At ISAAA AfriCenter, media engagement forms part of our core-mandate. We conducted more than 20 media events reaching over 200 journalists, via 5 media science cafes on various topical issues, several study tours to Bt cotton farmer demonstration plots, GM cassava field trials and feed millers. We continued to celebrate our journalists’ efforts and excellence through the annual OFAB media awards. From our efforts, the year 2022 recorded the highest number of accurate media stories (200+) on GMOs, garnering more than 100 million media impressions. A critical mass of journalists and editors armed with factual knowledge on agri-biotech and biosafety has been built thanks to our media engagement program.

Over the years, ISAAA AfriCenter has successfully provided several multi-stakeholder engagement platforms showcasing the Center's exceptional convening power. This unique strength enabled us to host a successful side-event during the 2022 World Food Prize symposium, co-hosted by African Development Bank, Iowa State University, USAID, Bayer Crop Science, URUS, AATF, Africa Union, and CSIR. Our team also hosted a mini side-event during COP15, a United Nations biodiversity conference, bringing together African regulators to share their experience with domestication of the Cartagena Protocol on biosafety. We believe that sticks in a bundle are unbreakable. Consequently, ISAAA together with like-minded partners initiated the Biodiversity Innovation Coalition during this international conference. The coalition will work together to promote integrative innovation for the conservation and sustainable use of biodiversity. As we gear up for the next global biosafety negotiations, we call on all partners and well-wishers to join us in supporting our efforts towards building the capacity of Africa's future negotiators.

Our convening ability also enabled us to bring together regulators and animal biotechnology practitioners from 12 countries, in collaboration with Acceligen and Agriculture & Food Systems Institute. The platform presented a unique opportunity for peer-to-peer learning that will assist in the development of necessary technical and regulatory frameworks to allow for commercialization and trade in the products of animal biotechnology.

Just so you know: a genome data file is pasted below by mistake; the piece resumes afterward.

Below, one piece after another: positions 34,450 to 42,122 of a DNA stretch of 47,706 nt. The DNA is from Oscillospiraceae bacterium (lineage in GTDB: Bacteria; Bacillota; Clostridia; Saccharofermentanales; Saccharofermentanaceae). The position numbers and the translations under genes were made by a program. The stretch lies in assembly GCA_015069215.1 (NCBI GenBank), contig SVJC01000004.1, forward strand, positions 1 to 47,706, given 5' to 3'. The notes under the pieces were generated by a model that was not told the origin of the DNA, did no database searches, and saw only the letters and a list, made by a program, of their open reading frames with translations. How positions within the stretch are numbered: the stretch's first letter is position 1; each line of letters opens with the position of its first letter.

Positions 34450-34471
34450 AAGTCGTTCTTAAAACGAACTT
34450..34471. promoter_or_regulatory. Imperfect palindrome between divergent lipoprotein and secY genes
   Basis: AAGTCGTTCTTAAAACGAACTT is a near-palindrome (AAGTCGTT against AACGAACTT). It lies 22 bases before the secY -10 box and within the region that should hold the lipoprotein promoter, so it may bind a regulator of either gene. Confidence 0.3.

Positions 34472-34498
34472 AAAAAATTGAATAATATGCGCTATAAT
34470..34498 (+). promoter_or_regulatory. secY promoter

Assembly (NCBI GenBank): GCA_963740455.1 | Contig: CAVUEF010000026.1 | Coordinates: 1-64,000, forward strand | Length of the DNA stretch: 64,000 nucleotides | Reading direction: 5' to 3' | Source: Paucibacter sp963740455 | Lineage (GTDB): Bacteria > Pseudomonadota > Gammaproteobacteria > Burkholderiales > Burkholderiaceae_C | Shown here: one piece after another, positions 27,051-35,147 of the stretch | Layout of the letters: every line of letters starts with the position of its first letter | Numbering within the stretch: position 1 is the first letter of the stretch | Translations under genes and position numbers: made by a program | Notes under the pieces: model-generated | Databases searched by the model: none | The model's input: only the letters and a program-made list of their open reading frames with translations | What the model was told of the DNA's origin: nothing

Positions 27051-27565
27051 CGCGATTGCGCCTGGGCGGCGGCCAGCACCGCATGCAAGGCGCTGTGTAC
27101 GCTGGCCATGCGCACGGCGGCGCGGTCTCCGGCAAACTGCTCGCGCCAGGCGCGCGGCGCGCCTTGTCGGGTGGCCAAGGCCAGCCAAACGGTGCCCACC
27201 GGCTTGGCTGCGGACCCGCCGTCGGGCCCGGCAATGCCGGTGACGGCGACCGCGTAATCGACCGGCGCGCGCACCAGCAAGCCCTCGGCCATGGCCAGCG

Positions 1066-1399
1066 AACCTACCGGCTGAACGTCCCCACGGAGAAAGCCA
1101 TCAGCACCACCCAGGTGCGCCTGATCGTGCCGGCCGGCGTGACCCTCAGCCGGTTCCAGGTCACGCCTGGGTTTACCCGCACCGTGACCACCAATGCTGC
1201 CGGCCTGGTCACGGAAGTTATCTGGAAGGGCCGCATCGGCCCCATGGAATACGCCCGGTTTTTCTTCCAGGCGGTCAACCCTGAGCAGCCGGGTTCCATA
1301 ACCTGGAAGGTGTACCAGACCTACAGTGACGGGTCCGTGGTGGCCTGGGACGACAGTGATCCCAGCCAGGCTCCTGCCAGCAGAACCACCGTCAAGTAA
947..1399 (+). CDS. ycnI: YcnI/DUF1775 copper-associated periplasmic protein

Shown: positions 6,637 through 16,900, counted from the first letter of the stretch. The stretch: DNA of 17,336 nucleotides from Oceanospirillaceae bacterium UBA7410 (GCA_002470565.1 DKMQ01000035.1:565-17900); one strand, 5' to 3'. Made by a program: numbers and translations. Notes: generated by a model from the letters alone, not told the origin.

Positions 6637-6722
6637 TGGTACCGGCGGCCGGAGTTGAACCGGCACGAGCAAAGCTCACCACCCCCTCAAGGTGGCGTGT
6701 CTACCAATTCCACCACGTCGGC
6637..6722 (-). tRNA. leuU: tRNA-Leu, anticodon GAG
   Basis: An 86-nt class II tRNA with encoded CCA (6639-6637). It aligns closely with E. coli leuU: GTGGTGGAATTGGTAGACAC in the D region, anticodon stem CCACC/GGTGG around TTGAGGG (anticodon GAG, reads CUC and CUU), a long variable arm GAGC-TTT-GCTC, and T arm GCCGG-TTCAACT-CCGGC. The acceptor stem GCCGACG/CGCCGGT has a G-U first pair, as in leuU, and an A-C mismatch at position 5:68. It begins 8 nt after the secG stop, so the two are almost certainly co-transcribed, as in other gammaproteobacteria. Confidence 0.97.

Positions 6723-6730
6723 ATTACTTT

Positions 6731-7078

The Africa Biennial Biosciences Communication (ABBC) symposium has established itself as an authoritative African-based and African-led multi-stakeholder engagement platform. ABBC plays a fundamental role in addressing pressing communication issues needed to propel bioscience innovations in Africa. The African Coalition for Communicating about Genome Editing, whose idea was birthed in ABBC2019, and officially launched during ABBC2021, has already created three chapters in Ethiopia, Kenya and Nigeria. The Ethiopia and Kenya chapters put together a winning proposal that has paved way for the recently launched Striga Smart Sorghum for Africa project. ABBC2023, scheduled for August 22 - 24, will once again bring together stakeholders in the agri-food sector to decipher evolution of genetic improvement and best bet communication practices. ABBC2023 EARLY REGISTRATION is on-going so don't be left out! I invite like-minded partners to join us in building on ABBC 2023's proposed focus in order to make the fifth edition a resounding success.

I remain inspired by Africa's spirit of Ubuntu - the belief in a universal bond that connects all humanity - and call on all our friends and partners to continue working stronger together. The progress this far has been made possible by many valued partners whose trust, dedication and commitment continues to motivate us. We look forward to continued support and collaboration in the years ahead. The successes of ISAAA AfriCenter are rooted in the great leadership modeled by our Governing Board - we are because you are - we thank you!

As the curtain falls on 2022, I take this opportunity, on behalf of the AfriCenter family, to wish you and your loved ones a refreshing festive season and a prosperous 2023.

Kindest regards,
Dr. Margaret Karembu, MBS
Director, ISAAA AfriCenter / Chair, Africa Science Dialogue